• If the misconduct is deeply pervasive throughout the company; or
  • If the misconduct involved the current executive management of the company. 

The Justice Department says the presence of an aggravating factor does not necessarily mean that a guilty plea will be required. Rather, the USAO will assess the relevant facts and circumstances to determine the appropriate resolution.  If a guilty plea is ultimately required, the Justice Department says the organization will still receive the other benefits under the VSD policy, including that the USAO will recommend a criminal penalty of at least a 50% and up to a 75% reduction off the low end of the USSG fine range, and that the USAO will not require the appointment of a monitor if the company has implemented and tested an effective compliance program.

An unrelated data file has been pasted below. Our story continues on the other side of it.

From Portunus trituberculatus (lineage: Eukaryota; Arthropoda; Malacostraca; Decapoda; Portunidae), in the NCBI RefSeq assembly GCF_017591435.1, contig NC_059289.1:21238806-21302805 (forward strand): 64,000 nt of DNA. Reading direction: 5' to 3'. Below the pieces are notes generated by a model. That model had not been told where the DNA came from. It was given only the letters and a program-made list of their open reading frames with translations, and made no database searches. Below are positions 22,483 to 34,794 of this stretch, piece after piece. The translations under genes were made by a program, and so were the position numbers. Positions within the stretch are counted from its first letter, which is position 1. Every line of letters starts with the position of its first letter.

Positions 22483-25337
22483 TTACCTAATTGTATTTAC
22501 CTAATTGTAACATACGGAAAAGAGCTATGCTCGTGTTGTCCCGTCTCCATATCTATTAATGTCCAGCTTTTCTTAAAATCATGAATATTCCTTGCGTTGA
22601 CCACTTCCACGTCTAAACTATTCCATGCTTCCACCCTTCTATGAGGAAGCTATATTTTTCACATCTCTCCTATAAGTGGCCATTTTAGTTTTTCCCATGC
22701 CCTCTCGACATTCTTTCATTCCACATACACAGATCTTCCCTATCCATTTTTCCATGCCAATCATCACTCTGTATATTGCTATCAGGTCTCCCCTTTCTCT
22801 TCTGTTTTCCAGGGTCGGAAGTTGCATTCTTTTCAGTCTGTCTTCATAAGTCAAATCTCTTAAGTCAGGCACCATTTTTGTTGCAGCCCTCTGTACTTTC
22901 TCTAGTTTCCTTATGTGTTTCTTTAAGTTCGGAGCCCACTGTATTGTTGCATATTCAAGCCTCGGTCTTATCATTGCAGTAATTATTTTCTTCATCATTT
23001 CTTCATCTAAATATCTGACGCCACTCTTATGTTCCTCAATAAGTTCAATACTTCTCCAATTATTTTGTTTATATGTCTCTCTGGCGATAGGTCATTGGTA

In cases where a company is being jointly prosecuted by a USAO and another DOJ component, or where the misconduct reported by the company falls within the scope of conduct covered by VSD policies administered by other DOJ components, the USAO will coordinate with, or, if necessary, obtain approval from, the DOJ component responsible for the VSD policy specific to the reported misconduct when considering a potential resolution.  Consistent with relevant provisions of the Justice Manual and as allowable under alternate VSD policies, the USAO may choose to apply any provision of an alternate VSD policy in addition to, or in place of, any provision of its policy.

VSD Policy Reenforces Necessity of Effective Compliance Program & Guideline Compliance